Peer review: A bird's eye view


Reading time
6 mins
Peer review: A bird's eye view
Image:
https://www.pexels.com/photo/bird-animal-freedom-fly-56865/

Academic and scientific research is a methodical process that involves several decisions. Communicating and disseminating research findings is of paramount importance, especially given how scientific inventions and breakthroughs can have several ramifications for human life and society. As such it becomes extremely important to validate the research and findings that are being disseminated, and this is where peer review comes into the picture. There is an ensemble of reasons why researchers’ work undergoes quality control in the form of peer review before it is accepted for global dissemination.

 

The role of peer review in disseminating reliable research: Peer review indicates the evaluation of research manuscripts via individuals qualified to support the efficacy of the practice or research methodology. In performing their duties, peer reviewers help guarantee the trustworthiness and exactness of the work accepted for publication. Published papers that are peer-reviewed are attested for their quality and are subjected to a higher standard as compared to non-peer-reviewed works. Peer review necessitates subjecting an author’s work and his/her experiment to scrutiny from other specialists in a related field, in order to validate its efficacy and ascertain its suitability for publication.

 

The fundamental goals of peer review are to attest whether a work falls within the journal's scope, to indicate whether the research subject has been clearly formulated, and to determine if the proper procedures have been followed to address the observable issues involved. Reviewers check the methodology of the work to identify whether the results can be aligned with it and assess the modernity and creativity of the research findings. They also evaluate the readability of the work, estimating how logically the content has been presented and whether the conclusions are strongly reasoned. By extension, authors frequently receive beneficial information on the best way to present their research findings.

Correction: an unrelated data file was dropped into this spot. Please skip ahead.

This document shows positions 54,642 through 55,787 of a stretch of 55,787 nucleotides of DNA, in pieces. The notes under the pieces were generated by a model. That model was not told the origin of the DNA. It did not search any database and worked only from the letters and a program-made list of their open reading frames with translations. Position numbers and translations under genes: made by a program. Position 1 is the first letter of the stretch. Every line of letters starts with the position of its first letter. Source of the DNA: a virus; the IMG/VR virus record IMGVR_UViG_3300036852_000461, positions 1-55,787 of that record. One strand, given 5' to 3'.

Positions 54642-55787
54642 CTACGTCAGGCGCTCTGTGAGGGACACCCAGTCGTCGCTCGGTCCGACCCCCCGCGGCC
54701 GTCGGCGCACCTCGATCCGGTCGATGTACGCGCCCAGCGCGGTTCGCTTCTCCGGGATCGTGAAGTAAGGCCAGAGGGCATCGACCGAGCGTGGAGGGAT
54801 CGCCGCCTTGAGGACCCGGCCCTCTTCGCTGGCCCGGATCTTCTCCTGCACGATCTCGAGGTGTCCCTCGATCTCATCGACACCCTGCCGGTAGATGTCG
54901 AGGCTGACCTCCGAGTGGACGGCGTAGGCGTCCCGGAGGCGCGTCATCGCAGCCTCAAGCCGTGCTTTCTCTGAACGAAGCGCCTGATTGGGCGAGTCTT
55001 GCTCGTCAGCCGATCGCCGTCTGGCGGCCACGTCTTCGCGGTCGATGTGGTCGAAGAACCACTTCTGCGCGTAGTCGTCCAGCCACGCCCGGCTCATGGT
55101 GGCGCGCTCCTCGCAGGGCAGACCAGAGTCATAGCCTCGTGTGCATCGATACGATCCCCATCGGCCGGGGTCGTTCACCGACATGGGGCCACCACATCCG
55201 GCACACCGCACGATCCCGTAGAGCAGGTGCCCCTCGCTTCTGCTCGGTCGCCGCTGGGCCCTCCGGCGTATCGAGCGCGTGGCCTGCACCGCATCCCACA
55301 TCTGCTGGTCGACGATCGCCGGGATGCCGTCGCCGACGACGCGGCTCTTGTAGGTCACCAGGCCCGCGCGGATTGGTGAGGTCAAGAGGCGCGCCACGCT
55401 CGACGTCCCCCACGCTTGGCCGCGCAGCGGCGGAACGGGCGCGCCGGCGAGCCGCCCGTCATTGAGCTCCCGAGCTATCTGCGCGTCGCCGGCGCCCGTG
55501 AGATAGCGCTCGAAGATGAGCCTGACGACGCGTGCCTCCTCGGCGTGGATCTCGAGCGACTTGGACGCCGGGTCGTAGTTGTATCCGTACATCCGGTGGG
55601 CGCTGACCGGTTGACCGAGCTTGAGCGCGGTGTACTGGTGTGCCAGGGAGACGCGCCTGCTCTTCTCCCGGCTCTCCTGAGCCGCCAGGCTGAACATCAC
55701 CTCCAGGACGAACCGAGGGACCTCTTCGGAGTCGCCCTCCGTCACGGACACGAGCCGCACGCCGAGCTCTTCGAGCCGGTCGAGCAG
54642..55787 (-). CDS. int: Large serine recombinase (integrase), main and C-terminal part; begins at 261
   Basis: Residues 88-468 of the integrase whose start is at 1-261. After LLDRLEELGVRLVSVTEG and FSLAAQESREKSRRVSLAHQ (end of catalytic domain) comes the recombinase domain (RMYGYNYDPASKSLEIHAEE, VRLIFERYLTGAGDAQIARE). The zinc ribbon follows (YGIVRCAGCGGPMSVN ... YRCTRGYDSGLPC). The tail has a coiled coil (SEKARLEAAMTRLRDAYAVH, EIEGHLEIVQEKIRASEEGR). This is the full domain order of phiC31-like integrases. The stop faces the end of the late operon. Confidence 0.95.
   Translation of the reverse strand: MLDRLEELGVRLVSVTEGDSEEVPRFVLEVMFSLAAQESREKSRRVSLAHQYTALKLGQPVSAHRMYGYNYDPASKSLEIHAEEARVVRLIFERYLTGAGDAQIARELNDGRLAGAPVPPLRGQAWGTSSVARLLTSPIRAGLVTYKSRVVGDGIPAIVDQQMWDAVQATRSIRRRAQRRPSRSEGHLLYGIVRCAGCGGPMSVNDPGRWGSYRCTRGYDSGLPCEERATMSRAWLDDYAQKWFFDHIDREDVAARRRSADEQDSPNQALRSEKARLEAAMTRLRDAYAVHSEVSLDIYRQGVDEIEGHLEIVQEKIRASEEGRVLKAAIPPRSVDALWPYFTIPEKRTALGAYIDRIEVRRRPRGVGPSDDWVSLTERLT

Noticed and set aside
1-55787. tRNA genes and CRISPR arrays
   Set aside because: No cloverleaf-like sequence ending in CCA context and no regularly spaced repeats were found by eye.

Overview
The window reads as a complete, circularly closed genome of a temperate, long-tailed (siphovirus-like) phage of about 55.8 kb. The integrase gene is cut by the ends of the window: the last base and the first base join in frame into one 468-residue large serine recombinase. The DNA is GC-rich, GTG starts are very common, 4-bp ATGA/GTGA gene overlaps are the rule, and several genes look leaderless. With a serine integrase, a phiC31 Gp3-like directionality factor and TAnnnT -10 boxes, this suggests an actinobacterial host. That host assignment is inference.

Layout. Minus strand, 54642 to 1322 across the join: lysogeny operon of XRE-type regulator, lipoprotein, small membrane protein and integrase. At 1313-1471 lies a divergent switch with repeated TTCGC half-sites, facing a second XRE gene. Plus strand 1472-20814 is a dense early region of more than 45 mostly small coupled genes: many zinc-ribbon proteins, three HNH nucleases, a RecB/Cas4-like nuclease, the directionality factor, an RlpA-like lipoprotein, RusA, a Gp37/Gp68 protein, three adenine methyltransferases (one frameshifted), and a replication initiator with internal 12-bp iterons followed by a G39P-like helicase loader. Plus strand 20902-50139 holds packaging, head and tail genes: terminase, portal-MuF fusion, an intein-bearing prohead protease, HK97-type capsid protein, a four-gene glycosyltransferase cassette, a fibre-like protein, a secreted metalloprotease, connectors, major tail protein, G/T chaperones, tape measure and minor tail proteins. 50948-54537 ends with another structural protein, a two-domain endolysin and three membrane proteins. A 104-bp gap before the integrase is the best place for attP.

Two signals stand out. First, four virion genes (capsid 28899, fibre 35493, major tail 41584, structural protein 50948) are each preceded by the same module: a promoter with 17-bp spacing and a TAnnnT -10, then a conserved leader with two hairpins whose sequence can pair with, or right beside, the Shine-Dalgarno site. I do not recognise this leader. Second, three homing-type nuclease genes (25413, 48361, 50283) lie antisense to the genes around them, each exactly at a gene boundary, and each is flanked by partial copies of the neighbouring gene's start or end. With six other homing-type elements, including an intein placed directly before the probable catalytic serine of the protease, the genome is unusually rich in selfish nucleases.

Benefits for reviewers: There are many intangible rewards associated with being a peer reviewer. The first of these is the opportunity to assist the profession and give back to the academic community by enabling the publication of relevant research. Peer review plays a huge role in bringing about improvements in quality research. It is also individually gratifying for reviewers to be able to contribute to strengthening publications. Engaging in peer review also helps reviewers improve their knowledge about the field and publication trends in that area of research, which in turn can considerably improve their ability to create high-quality, publication-worthy research. Peer review is commonly considered to be part of the self-regulatory nature of the sciences.

 

Reviewer recognition: Reviewers are mostly not paid for their time and offer their services pro bono. Some publishers provide their reviewers free access to their archives. Some companies have also entered the reviewer recognition space (e.g., Publons and ReviewerCredits) and they aim to validate and concretely recognize the dignity of reviewers’ efforts.

 

Complications in peer review: Being a peer review is no mean feat. You are responsible for guarding against false findings and research imperfections being reported, while helping unseal genuine discoveries. You are additionally required to constructively comment on the research of your peers, which is the result of their blood, sweat, tears, money, and years of effort. While this attests the significance of peer review it also hints at the fact that peer review is complicated.